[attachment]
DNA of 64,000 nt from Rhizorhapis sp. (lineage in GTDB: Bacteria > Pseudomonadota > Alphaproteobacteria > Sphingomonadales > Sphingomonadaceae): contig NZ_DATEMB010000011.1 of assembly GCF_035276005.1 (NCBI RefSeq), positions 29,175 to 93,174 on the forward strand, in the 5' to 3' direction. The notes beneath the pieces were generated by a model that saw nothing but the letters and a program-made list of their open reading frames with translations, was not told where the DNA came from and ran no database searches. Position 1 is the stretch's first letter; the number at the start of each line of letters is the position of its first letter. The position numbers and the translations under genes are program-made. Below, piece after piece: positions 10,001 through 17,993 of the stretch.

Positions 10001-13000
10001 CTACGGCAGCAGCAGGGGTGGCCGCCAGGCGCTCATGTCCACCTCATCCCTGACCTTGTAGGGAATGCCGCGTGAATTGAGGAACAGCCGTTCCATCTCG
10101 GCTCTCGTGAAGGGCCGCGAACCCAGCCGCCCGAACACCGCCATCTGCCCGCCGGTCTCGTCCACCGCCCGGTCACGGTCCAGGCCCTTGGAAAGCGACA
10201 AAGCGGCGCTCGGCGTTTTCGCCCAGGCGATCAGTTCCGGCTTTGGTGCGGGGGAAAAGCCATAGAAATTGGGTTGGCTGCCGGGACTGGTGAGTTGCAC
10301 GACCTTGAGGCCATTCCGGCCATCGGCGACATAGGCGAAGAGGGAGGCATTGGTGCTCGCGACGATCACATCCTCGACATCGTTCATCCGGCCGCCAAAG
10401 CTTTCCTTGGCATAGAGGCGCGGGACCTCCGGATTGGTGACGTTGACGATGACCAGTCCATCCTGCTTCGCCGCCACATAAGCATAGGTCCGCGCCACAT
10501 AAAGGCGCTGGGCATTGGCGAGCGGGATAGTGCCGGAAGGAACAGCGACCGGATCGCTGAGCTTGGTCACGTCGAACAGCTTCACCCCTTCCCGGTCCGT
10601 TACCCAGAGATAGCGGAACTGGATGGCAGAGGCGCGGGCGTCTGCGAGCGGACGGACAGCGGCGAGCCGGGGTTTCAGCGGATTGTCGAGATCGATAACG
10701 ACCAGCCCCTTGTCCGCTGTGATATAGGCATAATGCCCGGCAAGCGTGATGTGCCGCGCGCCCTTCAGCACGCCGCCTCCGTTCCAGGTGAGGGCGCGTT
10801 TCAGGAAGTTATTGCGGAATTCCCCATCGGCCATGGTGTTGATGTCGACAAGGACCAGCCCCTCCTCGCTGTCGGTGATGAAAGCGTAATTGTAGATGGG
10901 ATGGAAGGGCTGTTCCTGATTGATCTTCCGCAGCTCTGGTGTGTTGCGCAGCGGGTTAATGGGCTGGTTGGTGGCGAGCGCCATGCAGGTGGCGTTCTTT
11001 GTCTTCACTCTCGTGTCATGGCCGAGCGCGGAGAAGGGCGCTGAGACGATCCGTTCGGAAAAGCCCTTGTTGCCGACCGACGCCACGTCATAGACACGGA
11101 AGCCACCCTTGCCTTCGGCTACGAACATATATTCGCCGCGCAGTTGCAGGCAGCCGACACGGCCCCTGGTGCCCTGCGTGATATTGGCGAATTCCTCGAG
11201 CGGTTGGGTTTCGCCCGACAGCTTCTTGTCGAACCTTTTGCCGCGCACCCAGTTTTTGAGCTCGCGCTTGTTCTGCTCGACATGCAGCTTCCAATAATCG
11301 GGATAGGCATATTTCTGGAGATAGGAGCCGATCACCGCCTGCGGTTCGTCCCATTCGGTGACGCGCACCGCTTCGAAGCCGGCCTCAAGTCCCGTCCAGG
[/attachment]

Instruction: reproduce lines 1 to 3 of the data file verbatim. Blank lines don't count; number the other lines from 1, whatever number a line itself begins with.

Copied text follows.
DNA of 64,000 nt from Rhizorhapis sp. (lineage in GTDB: Bacteria > Pseudomonadota > Alphaproteobacteria > Sphingomonadales > Sphingomonadaceae): contig NZ_DATEMB010000011.1 of assembly GCF_035276005.1 (NCBI RefSeq), positions 29,175 to 93,174 on the forward strand, in the 5' to 3' direction. The notes beneath the pieces were generated by a model that saw nothing but the letters and a program-made list of their open reading frames with translations, was not told where the DNA came from and ran no database searches. Position 1 is the stretch's first letter; the number at the start of each line of letters is the position of its first letter. The position numbers and the translations under genes are program-made. Below, piece after piece: positions 10,001 through 17,993 of the stretch.

Positions 10001-13000
10001 CTACGGCAGCAGCAGGGGTGGCCGCCAGGCGCTCATGTCCACCTCATCCCTGACCTTGTAGGGAATGCCGCGTGAATTGAGGAACAGCCGTTCCATCTCG